“What is thought to be the worst financial crisis since the Great Depression, it is instead a budgetary recession in front of which all the fiscal measures adopted and still to be carried out by EU Governments they will turn out to be completely inefficient by, this way, just worsening the current scenario”. This, as Richard Kho explained to El Pais, just a couple of days ago, the Chief Economist of the Japanese Investment Bank, Nomura pinpoints how, as happened in Japan over 20 years ago, while private demand is being too weak and business initiative is showing to be unable to foster economic growth due to the lack of credit, only public sector could be able to boost a real positive change in contries’ economy.
But what about the private sector? Most recent theories in Management Studies underline though, how the answer to the questions this difficult times are bringing up, it lies on an efficient connection between private and public sector. A scenario in which it should be responsibility of the private one, as more agile and rapidly adaptable, to show governments how to lead Nations towards this New Normal. And here it comes again the importance of Leadership Strategy.
The password to access safely and successfully to this new era of management strategy, it has been revealed in “Globality, competing with everyone, from everywhere, for everything”, a Boston Consulting Group (BCG) work of research on 100 companies worldwide, published already two years ago, the ten years survey is still considered a cornerstone in this area of practice.
Three verbs: recognizing, rejecting, reprogramming. Recognizing our limits to then rejecting them, in order to be able to reprogram our minds and face a reality which will affect everyone and everything, and that it will be visible from everywhere. The study underlines how countries, companies and leaders of the developing nations are already far beyond the lessons of globalization, and how they shaped on its rules a completely different chessboard, where each move represents a new challenge to the developed world.
We are talking about the need to develop as fast as possible, a new business model for Companies, based on a new mind-set, new values, a new attitude and approach to reality, all this to make the private sector be able to fully address threats and opportunities.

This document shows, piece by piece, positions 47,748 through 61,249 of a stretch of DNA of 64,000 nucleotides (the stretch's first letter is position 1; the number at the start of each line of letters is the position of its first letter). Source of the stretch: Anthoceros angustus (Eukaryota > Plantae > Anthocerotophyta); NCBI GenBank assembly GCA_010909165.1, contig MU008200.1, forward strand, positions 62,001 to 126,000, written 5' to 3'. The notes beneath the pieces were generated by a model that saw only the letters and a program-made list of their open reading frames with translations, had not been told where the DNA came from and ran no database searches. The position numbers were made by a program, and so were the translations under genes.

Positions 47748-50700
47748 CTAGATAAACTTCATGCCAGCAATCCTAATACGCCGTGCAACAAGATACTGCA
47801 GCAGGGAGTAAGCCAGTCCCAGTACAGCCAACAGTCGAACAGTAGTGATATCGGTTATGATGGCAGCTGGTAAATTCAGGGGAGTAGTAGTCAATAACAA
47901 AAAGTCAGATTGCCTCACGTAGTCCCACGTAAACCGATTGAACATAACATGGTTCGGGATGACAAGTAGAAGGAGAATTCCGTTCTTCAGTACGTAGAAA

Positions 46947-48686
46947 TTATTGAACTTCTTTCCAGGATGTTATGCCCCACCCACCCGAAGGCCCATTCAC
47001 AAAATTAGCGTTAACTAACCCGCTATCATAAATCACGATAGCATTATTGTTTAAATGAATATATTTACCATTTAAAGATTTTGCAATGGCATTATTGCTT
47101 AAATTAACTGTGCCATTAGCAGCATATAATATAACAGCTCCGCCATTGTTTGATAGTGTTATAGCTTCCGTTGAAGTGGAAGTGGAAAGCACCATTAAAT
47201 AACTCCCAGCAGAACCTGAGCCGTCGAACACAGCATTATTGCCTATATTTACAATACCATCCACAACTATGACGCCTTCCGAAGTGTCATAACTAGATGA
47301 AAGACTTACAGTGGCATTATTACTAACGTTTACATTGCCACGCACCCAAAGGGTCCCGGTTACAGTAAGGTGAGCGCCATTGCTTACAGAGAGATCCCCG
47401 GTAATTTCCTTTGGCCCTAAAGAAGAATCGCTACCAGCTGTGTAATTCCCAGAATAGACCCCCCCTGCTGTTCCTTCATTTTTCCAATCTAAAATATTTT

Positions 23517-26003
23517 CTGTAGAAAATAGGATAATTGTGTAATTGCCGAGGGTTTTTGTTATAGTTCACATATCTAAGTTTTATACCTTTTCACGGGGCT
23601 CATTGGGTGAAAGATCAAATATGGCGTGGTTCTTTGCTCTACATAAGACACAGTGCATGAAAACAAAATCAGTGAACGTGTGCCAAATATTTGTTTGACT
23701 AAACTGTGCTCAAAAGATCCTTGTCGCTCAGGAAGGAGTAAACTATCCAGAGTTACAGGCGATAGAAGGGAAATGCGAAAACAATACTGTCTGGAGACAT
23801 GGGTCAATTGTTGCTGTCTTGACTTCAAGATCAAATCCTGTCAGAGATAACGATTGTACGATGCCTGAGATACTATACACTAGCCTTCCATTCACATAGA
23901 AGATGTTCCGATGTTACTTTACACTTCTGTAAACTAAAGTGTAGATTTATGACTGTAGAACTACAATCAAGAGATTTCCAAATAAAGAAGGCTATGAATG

It is constantly under everyone’s eyes how governments of the developing countries are deeply aware of which central role innovation plays in their own modernization agendas, therefore they are fostering innovation and stimulate out of the box thinking within their countries. The developed ones follow this modernization flow, but with no comparison in terms of size of investment in innovation that nations such as India, China, Brazil, Mexico, Russia and the Eastern Europe’s countries are putting on the table.
By reading the survey results, what immediately caught my attention were two of the seven steps BCG experts state as the most fundamental ones for a company to take, in order to carry out what they call, “a complete global transformation”:
_Encourage Ingenuity, because companies will need to stay open to new creative approaches, and by using the ingenuity they see in the developing economies, it will be possible to look for all kinds of opportunities, and to constantly search for ideas out of the box.
_Lead the transformation from the front, refers to the need of a strong, highly visible, and above all visibly highly committed companies leadership, able to stand up as role model, for a shift in commission boards as well as in workers mindset.
In the end, the conclusion of the study, underlines the main difference between the developing countries companies leaders, and the developed countries’ ones.
It may be that the leadership of the Western World companies seems to have forgotten, what’s the desire to improve one’s position in the world mean? Is this the price to pay for having sat on golden chairs for so long? It could be that developed countries executives had left behind the basic rule of all games: having fun and feel happy while playing.
The study shows clearly, how developing countries leaders feel that through each of their business choice they are doing something great for the future, not only for themselves, but also for the Industry itself as well as for their own countries as brand. How while looking at “Globality”, they see an ocean of opportunities for their own Nations, in order to finally be able to succeed.
While reading the results of this survey, I have started asking myself, would European leaders admit to not have lost either an inch of their own motivation and will of building something which can endure? The strive of turning their childhood’s dreams into reality? Why and since when, many leaders of the Western World have become so scared of failing? It is not a failure the real focus of a learning process? So what’s wrong in admitting everyone has the need to keep on learning?
In the end, I am just expressing my humble opinion of course, but I really think that our best way out from this budgetary recession, together with all the measures that both public and private sector will choose to apply, it will consist above all in “making enough room” for initiative, innovation, creativity and merit.
The best lesson Western countries’ executives should be willing to learn from their peers in developing Nations, it is to think that they will be working for the good of their countries as well as for their future.